Open to interpretation. Open Day Saturday 6th April 2019

A solitary daffodil sprouts forth amongst the rough ground at the pit.

Spring was truly upon us this weekend, as the Friends opened up the site. Paul, John and Chris joined Site Manager Glen for a busy Open Day, and a special one to be sure.

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May Days

Wheelie good times

Tour de Yorkshire Barnsley hotspots May 2018

May 2018 was one to remember. Le Tour de Yorkshire passed through South Yorkshire on 4th May. Barnsley was busy and buzzing with one of the stages starting in the town, before heading out throughout the borough. Hoyland, Wentworth and Elsecar were all eagerly awaiting the arrival of the men’s and women’s races during the day – with crowds of all ages, street decorations and special celebrations arranged all around the route.

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Open Day and Working Party Weekend, 10th December 2016

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High times at Elsecar Low Colliery

December was deceptively mild as the Friends of Hemingfield Colliery and regular volunteers arrived for the final open day and working party weekend of 2016.

Site Manager Glen and Friends Chair Steve were joined by John, Nigel, Alan and Chris as the crew continued work on site, clearing rubble, logging felled timber and generally keeping things tidy.  Equally everyone was keen to see the latest progress on the removal and restoration of the winding engine house roof.

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Open Day and Working Party Weekend, 26th November 2016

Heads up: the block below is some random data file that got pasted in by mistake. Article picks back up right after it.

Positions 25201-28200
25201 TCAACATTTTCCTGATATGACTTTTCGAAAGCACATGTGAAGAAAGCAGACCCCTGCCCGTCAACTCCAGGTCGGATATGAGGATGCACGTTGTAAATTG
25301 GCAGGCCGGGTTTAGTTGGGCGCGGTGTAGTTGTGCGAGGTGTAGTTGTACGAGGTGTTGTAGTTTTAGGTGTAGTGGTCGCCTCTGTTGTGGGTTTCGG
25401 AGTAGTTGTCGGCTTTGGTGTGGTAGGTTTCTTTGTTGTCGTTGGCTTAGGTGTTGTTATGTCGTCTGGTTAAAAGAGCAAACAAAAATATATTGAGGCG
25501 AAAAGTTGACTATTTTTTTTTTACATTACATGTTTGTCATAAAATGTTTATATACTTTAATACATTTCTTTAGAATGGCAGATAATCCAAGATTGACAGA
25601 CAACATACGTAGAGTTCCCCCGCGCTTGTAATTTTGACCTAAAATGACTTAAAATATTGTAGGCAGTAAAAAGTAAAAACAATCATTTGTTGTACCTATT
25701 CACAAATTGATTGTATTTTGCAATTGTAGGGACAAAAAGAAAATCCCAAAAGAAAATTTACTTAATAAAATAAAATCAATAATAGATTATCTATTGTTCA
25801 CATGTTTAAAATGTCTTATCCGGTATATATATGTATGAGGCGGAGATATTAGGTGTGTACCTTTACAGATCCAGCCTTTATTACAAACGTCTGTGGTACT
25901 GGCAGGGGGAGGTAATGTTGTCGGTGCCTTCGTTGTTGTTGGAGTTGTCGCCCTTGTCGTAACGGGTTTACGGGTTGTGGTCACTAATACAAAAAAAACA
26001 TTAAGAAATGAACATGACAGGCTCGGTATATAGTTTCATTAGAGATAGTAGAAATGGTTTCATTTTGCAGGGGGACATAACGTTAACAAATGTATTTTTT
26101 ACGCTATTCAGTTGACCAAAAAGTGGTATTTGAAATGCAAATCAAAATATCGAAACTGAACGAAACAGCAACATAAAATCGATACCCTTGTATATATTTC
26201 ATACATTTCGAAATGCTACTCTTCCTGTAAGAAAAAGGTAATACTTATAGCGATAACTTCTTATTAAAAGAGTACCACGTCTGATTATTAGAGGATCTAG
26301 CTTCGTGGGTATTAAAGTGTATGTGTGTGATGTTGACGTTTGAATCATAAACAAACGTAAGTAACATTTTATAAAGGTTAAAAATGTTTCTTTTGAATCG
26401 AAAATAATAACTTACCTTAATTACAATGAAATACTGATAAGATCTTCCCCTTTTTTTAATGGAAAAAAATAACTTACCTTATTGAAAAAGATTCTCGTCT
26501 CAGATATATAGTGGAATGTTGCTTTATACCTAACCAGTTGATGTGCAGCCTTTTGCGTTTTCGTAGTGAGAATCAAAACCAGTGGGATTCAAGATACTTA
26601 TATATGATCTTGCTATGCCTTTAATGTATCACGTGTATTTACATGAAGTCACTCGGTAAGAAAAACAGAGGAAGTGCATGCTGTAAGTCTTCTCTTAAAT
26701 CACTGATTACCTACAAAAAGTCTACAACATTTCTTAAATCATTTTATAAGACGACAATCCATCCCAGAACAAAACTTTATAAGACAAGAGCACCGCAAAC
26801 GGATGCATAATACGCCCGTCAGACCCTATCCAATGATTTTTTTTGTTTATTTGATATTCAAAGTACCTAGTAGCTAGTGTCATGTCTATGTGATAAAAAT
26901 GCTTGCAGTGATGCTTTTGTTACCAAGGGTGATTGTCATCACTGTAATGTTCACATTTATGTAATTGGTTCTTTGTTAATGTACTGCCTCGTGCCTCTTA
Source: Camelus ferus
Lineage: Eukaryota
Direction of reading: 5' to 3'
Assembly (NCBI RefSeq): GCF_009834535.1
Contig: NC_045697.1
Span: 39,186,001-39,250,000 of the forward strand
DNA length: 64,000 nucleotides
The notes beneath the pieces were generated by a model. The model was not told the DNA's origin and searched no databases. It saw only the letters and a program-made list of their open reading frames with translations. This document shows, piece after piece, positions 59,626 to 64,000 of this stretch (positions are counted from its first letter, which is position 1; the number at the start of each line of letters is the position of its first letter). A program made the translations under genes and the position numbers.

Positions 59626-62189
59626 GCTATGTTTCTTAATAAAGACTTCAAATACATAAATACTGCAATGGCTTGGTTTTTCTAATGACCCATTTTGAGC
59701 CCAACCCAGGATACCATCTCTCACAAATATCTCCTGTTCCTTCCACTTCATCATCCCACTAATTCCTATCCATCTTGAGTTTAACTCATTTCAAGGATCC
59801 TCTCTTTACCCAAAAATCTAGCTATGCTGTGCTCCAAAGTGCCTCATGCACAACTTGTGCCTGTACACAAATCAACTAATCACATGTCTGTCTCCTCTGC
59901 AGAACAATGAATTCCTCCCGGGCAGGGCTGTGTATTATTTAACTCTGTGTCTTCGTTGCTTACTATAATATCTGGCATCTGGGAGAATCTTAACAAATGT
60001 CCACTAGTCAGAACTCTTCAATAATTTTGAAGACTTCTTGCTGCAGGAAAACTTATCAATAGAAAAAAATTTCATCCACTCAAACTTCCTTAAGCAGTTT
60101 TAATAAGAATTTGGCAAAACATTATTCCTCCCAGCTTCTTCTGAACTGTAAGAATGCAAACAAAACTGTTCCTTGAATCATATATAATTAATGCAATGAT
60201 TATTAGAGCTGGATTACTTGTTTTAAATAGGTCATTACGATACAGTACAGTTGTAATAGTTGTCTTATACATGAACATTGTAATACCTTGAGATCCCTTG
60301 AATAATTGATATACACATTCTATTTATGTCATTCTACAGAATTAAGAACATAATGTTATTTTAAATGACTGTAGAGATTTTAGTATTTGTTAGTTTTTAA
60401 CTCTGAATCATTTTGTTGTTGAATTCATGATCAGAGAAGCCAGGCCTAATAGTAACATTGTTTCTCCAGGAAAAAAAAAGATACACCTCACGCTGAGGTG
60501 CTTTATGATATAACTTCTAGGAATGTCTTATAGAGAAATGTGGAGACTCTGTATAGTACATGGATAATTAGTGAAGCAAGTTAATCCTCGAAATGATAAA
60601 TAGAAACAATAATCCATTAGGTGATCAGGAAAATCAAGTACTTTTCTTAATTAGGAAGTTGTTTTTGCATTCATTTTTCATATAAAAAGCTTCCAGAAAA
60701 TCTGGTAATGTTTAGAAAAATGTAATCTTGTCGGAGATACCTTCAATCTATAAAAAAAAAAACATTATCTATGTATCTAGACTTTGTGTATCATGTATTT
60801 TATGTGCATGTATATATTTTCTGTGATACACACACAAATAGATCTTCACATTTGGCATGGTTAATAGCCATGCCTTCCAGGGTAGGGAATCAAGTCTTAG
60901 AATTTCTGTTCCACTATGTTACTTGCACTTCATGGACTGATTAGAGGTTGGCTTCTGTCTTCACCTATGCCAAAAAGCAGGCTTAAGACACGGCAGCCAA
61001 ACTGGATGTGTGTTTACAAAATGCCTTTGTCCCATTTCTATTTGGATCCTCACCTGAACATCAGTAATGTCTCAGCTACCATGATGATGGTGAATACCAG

Fixing the roof while the sun is (still) shining…

After a cloudy and unpromising start to the weekend, the Friends of Hemingfield Colliery were treated to a glorious autumnal day, with blue skies and sunshine smiling on the pit yard. Site Manager Glen and Friends Chair Steve opened the gates to catch up on the progress in the restoration of the roof of the winding engine house, and welcome regular volunteers, Nigel, Alan, John, Keith and Chris to another day’s working party activities.

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Elsecar Heritage Railway – Live Project 2016

Live Projects 2016

On Friday 4th November the University of Sheffield School of Architecture (SSoA) welcomed students, clients, partners and the public to the Vestry Hall (Israac Centre) on Cemetery Road Sheffield for the public presentations of the 2016 Live Projects www.liveprojects.org.

Live Projects are 6 week projects where Masters Architecture students from the SSoA work with local community, voluntary and arts-based groups on real-world client briefs producing high quality innovative design and build, feasibility, strategy, public engagement and other outputs to support and advance the work of their clients. The project groups work to agreed briefs on a tight schedule. The ideas, designs, documents, models and final presentations are always creative and engaging. The Friends of Hemingfield Colliery themselves benefited from a Live Project in 2014 and so are delighted to see the outcomes of the EHR Live work.

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Open Day and Working Party Weekend, 29th October 2016

Seasons to be cheerful